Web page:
John Hart Generating Station Replacement
Construction is nearing completion, with all the water flow equipment operational as of November 2018. This includes the three turbines and generators, the automated water bypass facility, and the low level outlet works below the John Hart Dam. The final touches on the project will go into 2019. The old facility, which was permanently shut down in October 2018, will be removed by summer 2019.
The John Hart Generating Station is located in the City of Campbell River on Vancouver Island. The facility is beside the Elk Falls Provincial Park.
Brewster Lake Road across the John Hart dam is currently open.
Woodstave Road, just off Brewster Lake Road by Highway 28, is and will be the permanent access road leading to Elk Falls Provincial Park. It terminates at a parking lot where there is an interpretive centre and trail that leads to the Elk Falls suspension bridge.
The Station View Trail, which was a temporary trail created in 2013 to go around the project construction area, will be closed April 1 to around August 2019. This closure is to allow work to remove the old hydroelectric facilities, such as two of the three surge towers and the three penstocks. The trail may be re-opened around August with the new and permanent trail re-alignment near the Campbell River. The Canyon View Trail loop will not be possible from April to about August. Trail users can only go up or down on one side of the river. The Millennium Trail is unaffected by this work.
There are four main components to replacing the aging John Hart Generating Station:
- A replacement underground generating station with new equipment, constructed about 500-600 metres up the penstock corridor from the existing powerhouse.
- Replacing three 1.8 kilometre pipelines with a single 2.1 kilometre tunnel (8.1 metres in diameter).
- A new water intake at the John Hart Spillway Dam.
- A new water bypass facility within the generating station.
Built in 1947, John Hart Generating Station is aging, and needs to be replaced.
The existing facility and pipelines are unlikely to withstand a moderate earthquake. A new facility will benefit from years of learning about seismic safety.
The existing generating station is also in poor condition. Partly because of that poor condition, electricity output from the generating station is declining. A new facility with new equipment will be more efficient and more reliable.
95% of the lower Campbell River comes out of the John Hart Generating Station. A new water bypass will ensure that if we need to shut down the facility for any reason, water flow can be maintained for fish and fish habitat.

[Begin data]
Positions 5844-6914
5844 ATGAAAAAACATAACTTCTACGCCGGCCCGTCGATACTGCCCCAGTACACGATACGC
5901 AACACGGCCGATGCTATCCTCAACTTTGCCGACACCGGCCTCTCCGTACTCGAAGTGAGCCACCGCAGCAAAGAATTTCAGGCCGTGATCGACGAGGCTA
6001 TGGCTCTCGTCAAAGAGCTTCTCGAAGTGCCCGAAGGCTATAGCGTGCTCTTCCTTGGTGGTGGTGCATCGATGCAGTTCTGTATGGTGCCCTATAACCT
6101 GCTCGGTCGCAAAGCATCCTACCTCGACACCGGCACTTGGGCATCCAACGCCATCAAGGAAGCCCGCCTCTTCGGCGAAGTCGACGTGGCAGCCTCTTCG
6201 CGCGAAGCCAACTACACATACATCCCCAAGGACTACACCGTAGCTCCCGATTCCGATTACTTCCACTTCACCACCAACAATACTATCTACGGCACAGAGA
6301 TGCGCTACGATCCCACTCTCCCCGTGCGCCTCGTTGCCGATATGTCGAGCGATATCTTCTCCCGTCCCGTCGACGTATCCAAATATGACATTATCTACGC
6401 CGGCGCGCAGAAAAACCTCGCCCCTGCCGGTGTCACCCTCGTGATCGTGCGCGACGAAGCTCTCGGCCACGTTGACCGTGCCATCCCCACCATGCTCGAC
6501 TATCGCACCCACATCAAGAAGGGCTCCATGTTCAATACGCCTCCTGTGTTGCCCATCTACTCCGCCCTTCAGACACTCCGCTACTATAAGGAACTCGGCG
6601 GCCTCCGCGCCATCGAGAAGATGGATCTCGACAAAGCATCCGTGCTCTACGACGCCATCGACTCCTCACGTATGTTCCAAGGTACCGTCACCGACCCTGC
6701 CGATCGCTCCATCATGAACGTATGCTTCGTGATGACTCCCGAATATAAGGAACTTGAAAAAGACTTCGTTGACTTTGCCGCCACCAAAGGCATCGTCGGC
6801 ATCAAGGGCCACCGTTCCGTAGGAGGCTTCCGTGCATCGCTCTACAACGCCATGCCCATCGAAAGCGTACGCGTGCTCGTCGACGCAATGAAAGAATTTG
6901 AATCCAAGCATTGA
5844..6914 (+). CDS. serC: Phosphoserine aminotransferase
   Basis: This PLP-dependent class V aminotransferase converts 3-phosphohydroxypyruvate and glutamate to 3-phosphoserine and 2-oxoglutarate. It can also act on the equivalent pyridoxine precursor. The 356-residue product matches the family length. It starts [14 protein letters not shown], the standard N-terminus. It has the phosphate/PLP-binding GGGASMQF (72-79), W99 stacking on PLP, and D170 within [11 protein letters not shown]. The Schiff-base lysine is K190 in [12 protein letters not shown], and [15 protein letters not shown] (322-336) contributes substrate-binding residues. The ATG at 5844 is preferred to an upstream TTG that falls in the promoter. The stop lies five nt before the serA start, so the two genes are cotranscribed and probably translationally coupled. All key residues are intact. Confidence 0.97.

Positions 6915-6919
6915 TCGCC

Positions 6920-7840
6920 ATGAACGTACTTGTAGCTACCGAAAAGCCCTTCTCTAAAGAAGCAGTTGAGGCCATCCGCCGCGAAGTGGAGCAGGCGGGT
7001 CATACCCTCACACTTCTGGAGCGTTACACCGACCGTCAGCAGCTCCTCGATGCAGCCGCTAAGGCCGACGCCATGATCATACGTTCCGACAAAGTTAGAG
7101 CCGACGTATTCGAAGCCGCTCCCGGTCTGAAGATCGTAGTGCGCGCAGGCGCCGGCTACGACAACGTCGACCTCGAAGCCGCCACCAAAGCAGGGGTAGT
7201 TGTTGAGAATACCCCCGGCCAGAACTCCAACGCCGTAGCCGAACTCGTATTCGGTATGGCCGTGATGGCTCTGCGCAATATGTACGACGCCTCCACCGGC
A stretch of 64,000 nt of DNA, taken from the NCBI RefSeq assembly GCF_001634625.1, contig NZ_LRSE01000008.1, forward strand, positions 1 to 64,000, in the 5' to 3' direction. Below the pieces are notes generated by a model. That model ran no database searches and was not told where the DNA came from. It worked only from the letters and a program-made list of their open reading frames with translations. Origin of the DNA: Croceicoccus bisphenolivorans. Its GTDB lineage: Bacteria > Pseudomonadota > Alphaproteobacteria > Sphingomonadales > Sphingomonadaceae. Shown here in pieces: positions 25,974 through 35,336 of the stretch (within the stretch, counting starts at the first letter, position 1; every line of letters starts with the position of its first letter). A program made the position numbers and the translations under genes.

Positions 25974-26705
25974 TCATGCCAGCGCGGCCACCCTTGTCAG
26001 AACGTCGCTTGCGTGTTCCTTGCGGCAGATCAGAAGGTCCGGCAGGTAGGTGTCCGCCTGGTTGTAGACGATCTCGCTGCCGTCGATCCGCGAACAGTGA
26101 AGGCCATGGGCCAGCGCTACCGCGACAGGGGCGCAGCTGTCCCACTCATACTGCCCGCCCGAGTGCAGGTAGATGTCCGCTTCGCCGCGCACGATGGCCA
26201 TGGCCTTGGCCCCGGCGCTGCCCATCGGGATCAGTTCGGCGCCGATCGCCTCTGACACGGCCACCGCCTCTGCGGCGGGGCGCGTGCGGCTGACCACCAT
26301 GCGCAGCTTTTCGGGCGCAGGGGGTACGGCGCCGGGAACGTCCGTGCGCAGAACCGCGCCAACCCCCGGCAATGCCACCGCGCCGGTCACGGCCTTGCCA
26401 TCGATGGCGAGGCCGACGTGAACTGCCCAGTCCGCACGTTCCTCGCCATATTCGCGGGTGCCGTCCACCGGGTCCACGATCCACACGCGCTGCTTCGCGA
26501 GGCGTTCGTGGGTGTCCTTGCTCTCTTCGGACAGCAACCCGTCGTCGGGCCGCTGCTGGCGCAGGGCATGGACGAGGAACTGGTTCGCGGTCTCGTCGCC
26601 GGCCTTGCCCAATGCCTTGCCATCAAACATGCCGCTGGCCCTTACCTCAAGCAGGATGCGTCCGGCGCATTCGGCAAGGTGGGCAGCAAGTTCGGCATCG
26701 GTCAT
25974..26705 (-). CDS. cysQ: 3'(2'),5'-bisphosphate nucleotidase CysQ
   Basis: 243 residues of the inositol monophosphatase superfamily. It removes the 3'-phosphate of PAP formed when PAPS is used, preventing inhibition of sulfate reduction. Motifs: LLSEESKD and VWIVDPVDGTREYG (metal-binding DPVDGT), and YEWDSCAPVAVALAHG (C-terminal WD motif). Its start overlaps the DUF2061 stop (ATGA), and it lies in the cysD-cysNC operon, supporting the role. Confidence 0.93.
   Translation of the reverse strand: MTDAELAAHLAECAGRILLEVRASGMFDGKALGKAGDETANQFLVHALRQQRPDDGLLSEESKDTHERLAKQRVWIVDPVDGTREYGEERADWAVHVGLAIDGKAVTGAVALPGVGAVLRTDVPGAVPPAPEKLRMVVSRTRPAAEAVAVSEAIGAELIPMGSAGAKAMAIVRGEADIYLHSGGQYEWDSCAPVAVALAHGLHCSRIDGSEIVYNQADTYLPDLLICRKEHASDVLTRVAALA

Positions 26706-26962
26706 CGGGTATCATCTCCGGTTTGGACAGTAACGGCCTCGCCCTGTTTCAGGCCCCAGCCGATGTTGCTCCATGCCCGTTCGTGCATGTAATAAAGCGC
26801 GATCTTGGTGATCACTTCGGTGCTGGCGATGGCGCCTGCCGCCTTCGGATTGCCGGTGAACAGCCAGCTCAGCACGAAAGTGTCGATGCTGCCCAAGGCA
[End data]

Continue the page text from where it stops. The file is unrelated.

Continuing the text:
Hiking trails and suspension bridge
It's not just a more efficient, reliable facility that's coming to Campbell River as part of the John Hart project. The project also supports the creation of a number of local community amenities, including:
- A John Hart Project Interpretive Centre, staffed through an agreement with the Museum at Campbell River, located at the new parking lot that tells the story of the project and the watershed's history.
- Construction of the Station View Trail, which allows safe access through the John Hart construction site and continued hiking around Campbell River via connections to the Canyon View and Millennium Trails.
Elk Falls Provincial Park
In 1946, a portion of Elk Falls Provincial Park was set aside for construction of the John Hart hydroelectric project. That means that the replacement project that is now underway is surrounded by the park.
Park boundaries needed to be adjusted to allow for the construction. This required an Act of the provincial Legislature, which was finalized at the end of March 2013.
We’re committed to making Elk Falls Provincial Park bigger after the replacement project is complete. Once construction is done, some BC Hydro land beside the park boundaries will be transferred to BC Parks.
The replacement project has a budget of $1.093 billion, and continues to track on time and on budget for full facility completion in 2019.
The replacement project is good news for the local environment and habitat - especially fish.
Our 2012 Environmental Assessment Report showed that the John Hart Generating Station replacement project would have no significant adverse biophysical or socio-economic effects.
In fact, the project has two long-term environmental benefits:
- If the generating station stops working, a new water bypass facility will allow water to continue to flow, protecting downstream habitat for fish.
- Three existing pipelines which are 1.8 kilometres long, will be removed and re-forested, reducing our environmental footprint in the area.
Reports & documents
John Hart Construction Update - July to September 2019 [PDF, 9.1 MB]
John Hart Construction Update - April to June 2019 [PDF, 8.7 MB]
John Hart Construction Update - January to March 2019 [PDF, 7.4 MB]
John Hart Project Agreement [PDF, 403 KB]
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